BY HELEN PETERSON -- DAILY NEWS STAFF WRITER
This snake isn't getting his diamond back.
A jilted fiance can't retrieve the $40,000, 3.4-carat ring he gave to his intended because he was already married when he proposed, a judge has ruled.
Brian Callahan, of Manhattan, who works in the financial industry, met his erstwhile bride, Dana Clyburn Parker, on Match.com in 2001, and she eventually moved to New York to be with him. He proposed to her in July 2002 and gave her the ring, according to court papers.
But Parker dumped Callahan in June 2003 after finding e-mails on his computer indicating he was still pursuing online relationships with other women, the court documents show.
Callahan's lawyer, Daniel Clement, denied his client was cheating on Parker.
Clement said Callahan was essentially granted a divorce in Massachusetts in June 2002, but in accordance with that state's laws, it was not entered into the public record until September 2002.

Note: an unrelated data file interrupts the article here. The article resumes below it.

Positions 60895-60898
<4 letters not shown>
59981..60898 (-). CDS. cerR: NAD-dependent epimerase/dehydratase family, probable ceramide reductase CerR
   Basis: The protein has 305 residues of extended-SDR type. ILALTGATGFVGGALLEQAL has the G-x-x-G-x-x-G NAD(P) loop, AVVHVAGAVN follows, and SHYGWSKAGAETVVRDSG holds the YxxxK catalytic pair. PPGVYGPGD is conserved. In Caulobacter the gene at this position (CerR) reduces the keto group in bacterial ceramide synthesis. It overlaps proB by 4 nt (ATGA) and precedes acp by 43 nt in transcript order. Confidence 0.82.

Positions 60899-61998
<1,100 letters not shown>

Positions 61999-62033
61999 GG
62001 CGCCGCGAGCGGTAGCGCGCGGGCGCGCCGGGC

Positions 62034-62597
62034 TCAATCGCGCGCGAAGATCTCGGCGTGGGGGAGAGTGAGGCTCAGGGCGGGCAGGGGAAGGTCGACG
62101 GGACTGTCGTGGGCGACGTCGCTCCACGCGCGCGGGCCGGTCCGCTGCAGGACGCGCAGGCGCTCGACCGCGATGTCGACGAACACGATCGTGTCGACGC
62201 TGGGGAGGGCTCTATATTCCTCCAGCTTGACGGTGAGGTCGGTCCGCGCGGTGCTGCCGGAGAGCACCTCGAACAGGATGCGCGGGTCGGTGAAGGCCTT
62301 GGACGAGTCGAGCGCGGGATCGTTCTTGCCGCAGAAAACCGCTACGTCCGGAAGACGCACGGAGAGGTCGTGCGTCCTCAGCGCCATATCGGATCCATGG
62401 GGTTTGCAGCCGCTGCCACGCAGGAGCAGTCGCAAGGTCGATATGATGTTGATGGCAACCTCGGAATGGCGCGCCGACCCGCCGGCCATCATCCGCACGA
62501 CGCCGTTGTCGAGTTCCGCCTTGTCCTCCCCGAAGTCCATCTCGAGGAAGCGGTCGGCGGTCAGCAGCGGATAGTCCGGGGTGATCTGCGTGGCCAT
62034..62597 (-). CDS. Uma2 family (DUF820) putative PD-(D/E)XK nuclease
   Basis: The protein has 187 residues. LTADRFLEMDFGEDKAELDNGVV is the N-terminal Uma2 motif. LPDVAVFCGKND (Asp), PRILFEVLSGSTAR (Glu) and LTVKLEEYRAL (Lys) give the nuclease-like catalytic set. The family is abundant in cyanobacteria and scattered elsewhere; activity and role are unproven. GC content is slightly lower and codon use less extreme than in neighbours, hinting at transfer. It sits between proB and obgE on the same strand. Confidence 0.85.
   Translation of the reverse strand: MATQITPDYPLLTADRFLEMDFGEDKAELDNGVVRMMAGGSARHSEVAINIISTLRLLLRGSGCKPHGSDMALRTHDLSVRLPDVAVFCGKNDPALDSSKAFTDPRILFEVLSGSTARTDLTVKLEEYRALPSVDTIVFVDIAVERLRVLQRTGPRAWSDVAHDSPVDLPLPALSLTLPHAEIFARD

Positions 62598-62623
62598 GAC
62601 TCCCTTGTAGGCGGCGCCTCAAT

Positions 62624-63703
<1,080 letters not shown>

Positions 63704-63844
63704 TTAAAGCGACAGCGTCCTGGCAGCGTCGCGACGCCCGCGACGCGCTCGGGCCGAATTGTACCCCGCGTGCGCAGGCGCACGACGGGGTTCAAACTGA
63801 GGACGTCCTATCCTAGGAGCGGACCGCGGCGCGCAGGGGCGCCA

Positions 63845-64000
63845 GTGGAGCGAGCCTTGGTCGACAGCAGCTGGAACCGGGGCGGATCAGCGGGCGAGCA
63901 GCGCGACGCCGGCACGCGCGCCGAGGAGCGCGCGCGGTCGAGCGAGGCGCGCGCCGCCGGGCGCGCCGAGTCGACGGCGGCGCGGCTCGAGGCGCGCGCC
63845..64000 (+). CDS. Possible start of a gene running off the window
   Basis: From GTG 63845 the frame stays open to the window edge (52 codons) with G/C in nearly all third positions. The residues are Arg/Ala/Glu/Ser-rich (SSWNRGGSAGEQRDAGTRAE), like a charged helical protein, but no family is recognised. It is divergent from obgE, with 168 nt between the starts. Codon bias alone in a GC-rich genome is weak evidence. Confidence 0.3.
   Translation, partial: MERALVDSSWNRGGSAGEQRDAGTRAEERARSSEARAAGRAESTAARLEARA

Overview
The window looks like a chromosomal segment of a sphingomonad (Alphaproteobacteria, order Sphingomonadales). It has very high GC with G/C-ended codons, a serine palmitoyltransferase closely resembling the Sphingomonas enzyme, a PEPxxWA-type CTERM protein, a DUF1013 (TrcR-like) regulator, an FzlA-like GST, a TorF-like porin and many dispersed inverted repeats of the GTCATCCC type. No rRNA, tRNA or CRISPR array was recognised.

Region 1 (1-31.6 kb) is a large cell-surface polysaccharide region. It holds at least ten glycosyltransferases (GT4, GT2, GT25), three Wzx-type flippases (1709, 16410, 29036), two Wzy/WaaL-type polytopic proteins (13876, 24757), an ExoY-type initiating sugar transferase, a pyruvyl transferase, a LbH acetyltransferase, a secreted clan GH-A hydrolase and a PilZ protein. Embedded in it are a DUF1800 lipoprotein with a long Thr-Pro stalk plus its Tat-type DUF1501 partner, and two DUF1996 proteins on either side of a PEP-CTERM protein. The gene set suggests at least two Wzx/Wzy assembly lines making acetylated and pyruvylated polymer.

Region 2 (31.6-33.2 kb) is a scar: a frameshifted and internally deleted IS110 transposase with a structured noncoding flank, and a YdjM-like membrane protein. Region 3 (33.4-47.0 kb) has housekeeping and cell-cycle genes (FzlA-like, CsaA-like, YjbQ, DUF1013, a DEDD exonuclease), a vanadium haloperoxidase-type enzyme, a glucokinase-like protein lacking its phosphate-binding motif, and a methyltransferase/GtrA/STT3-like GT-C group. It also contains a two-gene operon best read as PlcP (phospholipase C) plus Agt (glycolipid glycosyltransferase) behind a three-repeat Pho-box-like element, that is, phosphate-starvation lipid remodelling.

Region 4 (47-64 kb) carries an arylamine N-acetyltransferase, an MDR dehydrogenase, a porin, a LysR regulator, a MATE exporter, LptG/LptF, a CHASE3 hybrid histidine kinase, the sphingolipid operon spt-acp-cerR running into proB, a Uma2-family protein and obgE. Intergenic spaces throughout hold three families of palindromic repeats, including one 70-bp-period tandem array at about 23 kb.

But in a decision made public yesterday, Manhattan Supreme Court Justice Rolando Acosta said New York law is clear that Callahan was legally off base when he asked Parker to marry him because he was not officially divorced.
"We're very pleased with the court's decision," said Parker's lawyer, Kevin Conway. "You are not permitted to enter into a contract to become married while you are still legally married."
Clement said he has not decided whether to appeal the decision.
Neither Parker, a former schoolteacher who is now caring for her sickly mother, nor Callahan could be reached for comment.